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Resident warns of ‘monster’ housing development for Louth at public meeting

Chair of the meeting, Coun Sarah Dodds, addresses residents at the public meeting where the planned Fulmar Drive housing development was debated.

Chair of the meeting, Coun Sarah Dodds, addresses residents at the public meeting where the planned Fulmar Drive housing development was debated.

A RESIDENT speaking at a public meeting likened a proposed Louth housing development to a ‘monster’ and warned ‘once it has been let out of the cage it cannot go back’.

He was speaking at a meeting, organised on Wednesday by residents opposed to Taylor Wimpey’s proposed housing plans for land off Fulmar Drive, held at the Trinity Centre.

“Locals will have to live with the problems it brings,” said the resident, responding to fears over an influx of new residents into the town.

Residents, opposed to the plans for up to 149 homes, have risen up in recent weeks after Simon Tighe, of Fulmar Drive, gathered opposition.

Representatives from East Lindsey District Council, Lincolnshire County Council, and the Environment Agency fielded questions during the three hour debate with around 100 residents.

“This is the start of a long journey,” Mr Tighe told the room.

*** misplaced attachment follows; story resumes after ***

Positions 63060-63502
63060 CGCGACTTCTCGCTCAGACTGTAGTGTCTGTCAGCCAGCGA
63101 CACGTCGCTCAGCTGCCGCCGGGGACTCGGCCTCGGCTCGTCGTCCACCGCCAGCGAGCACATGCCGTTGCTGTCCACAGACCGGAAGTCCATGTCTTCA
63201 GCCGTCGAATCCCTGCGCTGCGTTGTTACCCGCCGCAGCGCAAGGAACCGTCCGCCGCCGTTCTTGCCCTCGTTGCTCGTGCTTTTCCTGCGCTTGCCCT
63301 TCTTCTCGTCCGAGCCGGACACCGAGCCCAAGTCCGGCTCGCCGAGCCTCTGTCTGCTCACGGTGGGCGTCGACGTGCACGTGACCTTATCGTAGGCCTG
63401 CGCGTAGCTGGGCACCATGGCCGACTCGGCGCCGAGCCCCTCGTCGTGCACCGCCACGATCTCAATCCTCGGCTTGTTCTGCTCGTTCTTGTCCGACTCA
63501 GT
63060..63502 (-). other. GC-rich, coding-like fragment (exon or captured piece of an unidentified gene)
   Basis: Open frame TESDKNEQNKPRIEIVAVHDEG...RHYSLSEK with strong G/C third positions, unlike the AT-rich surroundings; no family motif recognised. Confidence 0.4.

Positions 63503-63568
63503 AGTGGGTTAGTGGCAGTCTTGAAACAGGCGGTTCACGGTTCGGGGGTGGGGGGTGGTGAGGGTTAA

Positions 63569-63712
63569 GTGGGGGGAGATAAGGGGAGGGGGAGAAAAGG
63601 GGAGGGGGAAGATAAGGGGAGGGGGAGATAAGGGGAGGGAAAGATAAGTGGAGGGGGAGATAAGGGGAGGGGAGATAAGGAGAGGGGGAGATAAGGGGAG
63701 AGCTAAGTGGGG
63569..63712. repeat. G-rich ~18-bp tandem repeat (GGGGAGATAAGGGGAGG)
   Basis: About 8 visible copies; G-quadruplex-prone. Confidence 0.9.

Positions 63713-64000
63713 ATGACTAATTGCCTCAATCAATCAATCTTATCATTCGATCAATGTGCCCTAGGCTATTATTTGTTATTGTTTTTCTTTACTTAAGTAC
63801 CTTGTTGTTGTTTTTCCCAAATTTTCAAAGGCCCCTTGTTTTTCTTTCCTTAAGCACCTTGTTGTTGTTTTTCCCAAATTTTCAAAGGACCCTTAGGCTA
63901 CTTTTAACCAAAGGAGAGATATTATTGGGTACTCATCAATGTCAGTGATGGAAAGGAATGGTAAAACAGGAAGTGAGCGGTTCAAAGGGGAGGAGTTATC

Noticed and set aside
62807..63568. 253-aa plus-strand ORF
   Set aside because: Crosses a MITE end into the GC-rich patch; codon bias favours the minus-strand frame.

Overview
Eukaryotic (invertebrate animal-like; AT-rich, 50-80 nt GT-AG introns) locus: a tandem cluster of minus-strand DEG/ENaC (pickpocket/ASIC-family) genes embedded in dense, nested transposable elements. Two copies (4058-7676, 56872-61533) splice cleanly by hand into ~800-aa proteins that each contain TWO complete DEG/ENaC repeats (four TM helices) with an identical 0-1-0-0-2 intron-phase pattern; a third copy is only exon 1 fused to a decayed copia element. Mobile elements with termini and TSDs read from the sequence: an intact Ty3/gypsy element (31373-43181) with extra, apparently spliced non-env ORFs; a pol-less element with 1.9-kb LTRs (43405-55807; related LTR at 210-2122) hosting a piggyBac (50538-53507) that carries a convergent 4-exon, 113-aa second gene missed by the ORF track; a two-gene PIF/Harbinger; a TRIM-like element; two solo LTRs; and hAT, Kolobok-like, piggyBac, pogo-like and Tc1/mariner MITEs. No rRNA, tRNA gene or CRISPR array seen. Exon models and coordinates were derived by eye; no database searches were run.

ELDC planning officer Paul Thompson responded to Kestrel Drive resident Andy Wood, who said an environment impact assessment had been ‘sidestepped’.

Mr Thompson said that ‘all issues from the assessment would be covered’ and that there were no fears of wider environmental implications.

Highways officer Cliff Vivian maintained that the town’s road network would cope with more cars, and said negotiations over a new roundabout outside the Co-op store were ongoing.

“Putting in a roundabout will make no difference,” said one resident, while another warned that the current ‘chicane system’ was asking for trouble.

Mr Vivian responded to calls for a new road to link to the A16 by saying more traffic would be dragged onto Brackenborough Road.

Another resident argued that the development was ‘in the wrong place’.

Other issues raised included school places, flooding and social housing. Mr Thompson said recent flooding in Riverhead was ‘unfortunate’ and that work was being done to put it right, while admitting to the district’s under supply of housing, adding ‘local people would be catered for first’.

Greg Smith, of the Environment Agency, told residents that their fears ‘were being heard by Government and ourselves’, and Coun Laura Stephenson said planners could be relied upon to make the right decision.

Roger Smith, of planning agent Savills, said: “We accept traffic as the number one issue, but want to address these issues raised in any way we can.

“Negotiations are in place for a roundabout by the Co-op and a zebra crossing on the Spar junction to make it easier to cross.

“We genuinely do not think there is likely to be a sustained objection on the grounds of flood risk.”

What did you make of the meeting and the plans? Email your views to sam.kinnaird@jpress.co.uk

 

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